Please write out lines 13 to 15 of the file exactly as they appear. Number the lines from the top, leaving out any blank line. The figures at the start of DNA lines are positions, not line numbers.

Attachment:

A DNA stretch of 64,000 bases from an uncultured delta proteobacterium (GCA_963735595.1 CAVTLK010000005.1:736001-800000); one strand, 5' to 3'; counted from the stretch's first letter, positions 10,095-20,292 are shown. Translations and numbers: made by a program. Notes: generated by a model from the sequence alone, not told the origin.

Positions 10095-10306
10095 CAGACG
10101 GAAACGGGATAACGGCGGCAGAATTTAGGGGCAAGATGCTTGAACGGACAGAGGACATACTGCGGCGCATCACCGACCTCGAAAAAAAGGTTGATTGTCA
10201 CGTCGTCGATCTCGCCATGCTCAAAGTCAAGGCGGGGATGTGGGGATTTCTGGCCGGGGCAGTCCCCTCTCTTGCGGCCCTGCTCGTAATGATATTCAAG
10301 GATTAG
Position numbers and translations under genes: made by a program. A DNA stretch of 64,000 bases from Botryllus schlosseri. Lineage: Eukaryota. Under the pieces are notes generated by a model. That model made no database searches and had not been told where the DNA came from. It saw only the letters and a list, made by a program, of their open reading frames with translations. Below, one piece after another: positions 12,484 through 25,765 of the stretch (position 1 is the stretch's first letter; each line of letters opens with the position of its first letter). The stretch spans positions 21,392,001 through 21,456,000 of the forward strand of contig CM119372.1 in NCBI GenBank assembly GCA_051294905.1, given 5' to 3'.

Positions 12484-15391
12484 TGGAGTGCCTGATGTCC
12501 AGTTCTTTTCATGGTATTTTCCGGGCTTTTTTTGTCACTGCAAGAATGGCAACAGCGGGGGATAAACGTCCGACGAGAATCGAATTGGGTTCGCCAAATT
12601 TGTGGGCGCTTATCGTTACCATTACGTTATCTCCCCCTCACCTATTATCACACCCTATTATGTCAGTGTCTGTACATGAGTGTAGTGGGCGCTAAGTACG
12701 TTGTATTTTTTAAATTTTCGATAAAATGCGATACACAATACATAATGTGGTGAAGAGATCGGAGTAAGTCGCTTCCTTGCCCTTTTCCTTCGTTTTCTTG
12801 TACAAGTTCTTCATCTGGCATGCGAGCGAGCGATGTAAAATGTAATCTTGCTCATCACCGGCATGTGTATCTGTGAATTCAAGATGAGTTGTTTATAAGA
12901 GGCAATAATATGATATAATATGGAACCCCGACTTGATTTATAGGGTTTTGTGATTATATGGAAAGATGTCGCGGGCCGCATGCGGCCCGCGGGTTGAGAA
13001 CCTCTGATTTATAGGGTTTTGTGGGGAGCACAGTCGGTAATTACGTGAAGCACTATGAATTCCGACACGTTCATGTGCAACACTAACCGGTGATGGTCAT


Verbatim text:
12801 TACAAGTTCTTCATCTGGCATGCGAGCGAGCGATGTAAAATGTAATCTTGCTCATCACCGGCATGTGTATCTGTGAATTCAAGATGAGTTGTTTATAAGA
12901 GGCAATAATATGATATAATATGGAACCCCGACTTGATTTATAGGGTTTTGTGATTATATGGAAAGATGTCGCGGGCCGCATGCGGCCCGCGGGTTGAGAA
13001 CCTCTGATTTATAGGGTTTTGTGGGGAGCACAGTCGGTAATTACGTGAAGCACTATGAATTCCGACACGTTCATGTGCAACACTAACCGGTGATGGTCAT